High-level bias – over- or under-representation of key situations, items, or demographic groups – can limit the effectiveness of systems and is extremely hard to control when you are subject to resource and access limitations. Often you don’t know about these biases until you’ve collected your data or trained your system. But, computer vision systems that lose accuracy in key population segments, environmental conditions, or situations can not be put into production.

Manual Data cannot cover all existing variants and edge cases 

To train algorithms correctly we need to capture rare and potentially dangerous occurrences. For instance, when training autonomous vehicles we need
training data with near accidents, and driving in dangerous conditions. But, these incidents do not happen frequently enough to supply enough data. Nor are they cases that we can pay actors to recreate. 

Manual Data is limited

Because annotations have to be added after data collection, and the process is often done manually at scale, it is often inconsistent, slow, and lacks 100% ground truth. This is especially true for annotation of motion/video data, where annotations must be added frame-by-frame. There are certain data layers – for instance, detailed depth maps – that are impossible to add by hand.

Furthermore, obstructions, complex poses, and camera blocking may make accurate annotation impossible. The need for complexity within computer vision training data has grown sharply, but human annotators are not developing super-powers in tandem. As object detection has given way to semantic segmentation, instance segmentation and panoptic segmentation,  successive levels of annotation become more complex and time consuming. New technologies are needed to keep up.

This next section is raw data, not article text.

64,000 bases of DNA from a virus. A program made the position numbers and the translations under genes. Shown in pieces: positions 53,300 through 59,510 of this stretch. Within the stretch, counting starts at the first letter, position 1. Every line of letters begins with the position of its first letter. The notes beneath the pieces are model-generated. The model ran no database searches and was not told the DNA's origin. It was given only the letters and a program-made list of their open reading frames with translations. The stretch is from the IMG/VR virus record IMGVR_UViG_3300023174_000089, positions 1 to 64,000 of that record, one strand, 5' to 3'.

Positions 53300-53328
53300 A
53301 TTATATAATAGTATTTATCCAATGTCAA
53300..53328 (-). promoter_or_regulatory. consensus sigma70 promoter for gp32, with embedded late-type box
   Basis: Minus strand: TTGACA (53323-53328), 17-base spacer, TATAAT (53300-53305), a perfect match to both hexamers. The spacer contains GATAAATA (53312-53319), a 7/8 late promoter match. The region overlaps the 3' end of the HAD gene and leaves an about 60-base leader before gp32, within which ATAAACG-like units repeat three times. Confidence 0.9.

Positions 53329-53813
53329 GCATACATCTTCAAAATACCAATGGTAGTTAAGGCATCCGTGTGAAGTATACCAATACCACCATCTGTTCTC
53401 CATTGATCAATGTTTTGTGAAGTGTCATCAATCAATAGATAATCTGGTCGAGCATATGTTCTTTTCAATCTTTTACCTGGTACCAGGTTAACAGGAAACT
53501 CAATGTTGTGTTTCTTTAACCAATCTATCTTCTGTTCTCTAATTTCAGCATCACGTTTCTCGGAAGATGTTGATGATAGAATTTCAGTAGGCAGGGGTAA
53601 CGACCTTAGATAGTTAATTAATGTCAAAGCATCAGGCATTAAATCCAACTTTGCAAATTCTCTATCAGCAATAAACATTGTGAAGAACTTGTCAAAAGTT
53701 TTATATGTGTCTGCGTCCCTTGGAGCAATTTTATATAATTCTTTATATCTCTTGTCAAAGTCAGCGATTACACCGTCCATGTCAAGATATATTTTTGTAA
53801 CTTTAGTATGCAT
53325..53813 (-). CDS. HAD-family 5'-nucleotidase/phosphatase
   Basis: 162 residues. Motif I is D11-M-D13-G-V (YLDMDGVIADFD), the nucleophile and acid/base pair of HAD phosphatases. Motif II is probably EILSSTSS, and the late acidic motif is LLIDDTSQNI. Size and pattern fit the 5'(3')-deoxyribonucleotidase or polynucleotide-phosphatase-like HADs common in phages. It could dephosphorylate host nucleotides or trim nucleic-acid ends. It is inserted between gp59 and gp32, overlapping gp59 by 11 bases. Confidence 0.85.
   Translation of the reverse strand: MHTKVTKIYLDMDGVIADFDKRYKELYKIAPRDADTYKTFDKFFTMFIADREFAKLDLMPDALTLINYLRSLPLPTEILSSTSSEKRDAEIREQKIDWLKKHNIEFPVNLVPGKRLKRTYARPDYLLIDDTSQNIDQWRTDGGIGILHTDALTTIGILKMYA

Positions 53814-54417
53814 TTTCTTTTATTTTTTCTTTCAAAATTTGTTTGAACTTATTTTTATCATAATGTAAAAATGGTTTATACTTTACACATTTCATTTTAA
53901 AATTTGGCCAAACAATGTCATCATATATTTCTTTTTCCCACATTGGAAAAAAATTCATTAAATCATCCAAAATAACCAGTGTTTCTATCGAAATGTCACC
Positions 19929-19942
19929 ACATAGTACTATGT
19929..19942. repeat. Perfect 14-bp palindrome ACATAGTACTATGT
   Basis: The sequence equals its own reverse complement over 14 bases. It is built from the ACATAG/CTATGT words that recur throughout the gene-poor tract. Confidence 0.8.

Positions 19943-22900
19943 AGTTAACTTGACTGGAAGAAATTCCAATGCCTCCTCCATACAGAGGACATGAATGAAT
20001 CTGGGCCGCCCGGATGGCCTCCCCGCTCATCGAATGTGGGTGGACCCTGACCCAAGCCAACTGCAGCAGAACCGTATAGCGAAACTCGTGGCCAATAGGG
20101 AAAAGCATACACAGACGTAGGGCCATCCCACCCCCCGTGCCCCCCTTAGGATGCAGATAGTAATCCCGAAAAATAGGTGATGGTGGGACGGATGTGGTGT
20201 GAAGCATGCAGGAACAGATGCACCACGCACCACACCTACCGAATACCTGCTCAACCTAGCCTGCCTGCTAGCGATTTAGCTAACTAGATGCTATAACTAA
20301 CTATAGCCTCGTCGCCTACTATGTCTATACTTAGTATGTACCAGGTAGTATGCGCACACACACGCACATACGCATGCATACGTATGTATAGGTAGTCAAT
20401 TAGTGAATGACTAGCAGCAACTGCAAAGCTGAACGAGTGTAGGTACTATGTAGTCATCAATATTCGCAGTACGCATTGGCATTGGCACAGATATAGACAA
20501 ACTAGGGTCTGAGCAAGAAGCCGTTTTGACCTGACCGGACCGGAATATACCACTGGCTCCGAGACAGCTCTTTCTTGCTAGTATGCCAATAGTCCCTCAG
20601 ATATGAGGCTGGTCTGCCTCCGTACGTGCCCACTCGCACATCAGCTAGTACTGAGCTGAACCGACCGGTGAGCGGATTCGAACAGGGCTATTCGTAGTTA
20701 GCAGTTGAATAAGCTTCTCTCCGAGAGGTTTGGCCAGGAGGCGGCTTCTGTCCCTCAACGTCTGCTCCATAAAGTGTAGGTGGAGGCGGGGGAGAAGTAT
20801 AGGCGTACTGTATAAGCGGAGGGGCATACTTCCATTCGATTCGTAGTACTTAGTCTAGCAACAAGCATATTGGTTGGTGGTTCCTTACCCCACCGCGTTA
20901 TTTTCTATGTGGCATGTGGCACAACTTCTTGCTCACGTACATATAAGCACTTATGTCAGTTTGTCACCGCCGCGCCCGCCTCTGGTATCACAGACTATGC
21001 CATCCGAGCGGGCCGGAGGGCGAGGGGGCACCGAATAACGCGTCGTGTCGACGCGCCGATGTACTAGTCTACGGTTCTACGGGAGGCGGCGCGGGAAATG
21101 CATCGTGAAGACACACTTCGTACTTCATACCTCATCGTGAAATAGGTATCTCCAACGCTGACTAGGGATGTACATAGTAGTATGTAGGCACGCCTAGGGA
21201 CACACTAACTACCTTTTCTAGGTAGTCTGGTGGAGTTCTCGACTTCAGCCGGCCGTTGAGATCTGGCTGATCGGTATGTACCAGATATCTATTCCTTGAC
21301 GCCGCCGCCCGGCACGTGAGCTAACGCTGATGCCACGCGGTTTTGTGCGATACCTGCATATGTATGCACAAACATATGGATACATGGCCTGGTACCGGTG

Datagen was founded to provide an alternative to the status quo. Let us explain.

Datagen creates high-quality, human-focused Simulated Data to fuel smart computer vision learning algorithms and unblock data bottlenecks. Our data is photorealistic, scalable, high-variance, unbiased, and has all kinds of superpowers. In other words, it’s a better, smarter alternative to Manual Data. When done well, Simulated Data can provide that third, missing ingredient to the computer vision puzzle and unleash the potential of this fast-growing field.

The promise of synthetic data has been clear since its inception for many of the reasons why Manual Data is flawed:

  • Speed: Simulated Data can be generated on demand with a full range of customization capabilities, eliminating the dependence on real-world event frequency. This allows for iterations to happen faster.
  • Bias: Simulated Data can provide full transparency into the contents of training data, meeting the exact distribution needs required to train an accurate network.
  • Edge cases: Whether simulating dangerous situations or hardware that’s not yet in product, Simulated Data can supplement and strengthen datasets by providing more variance.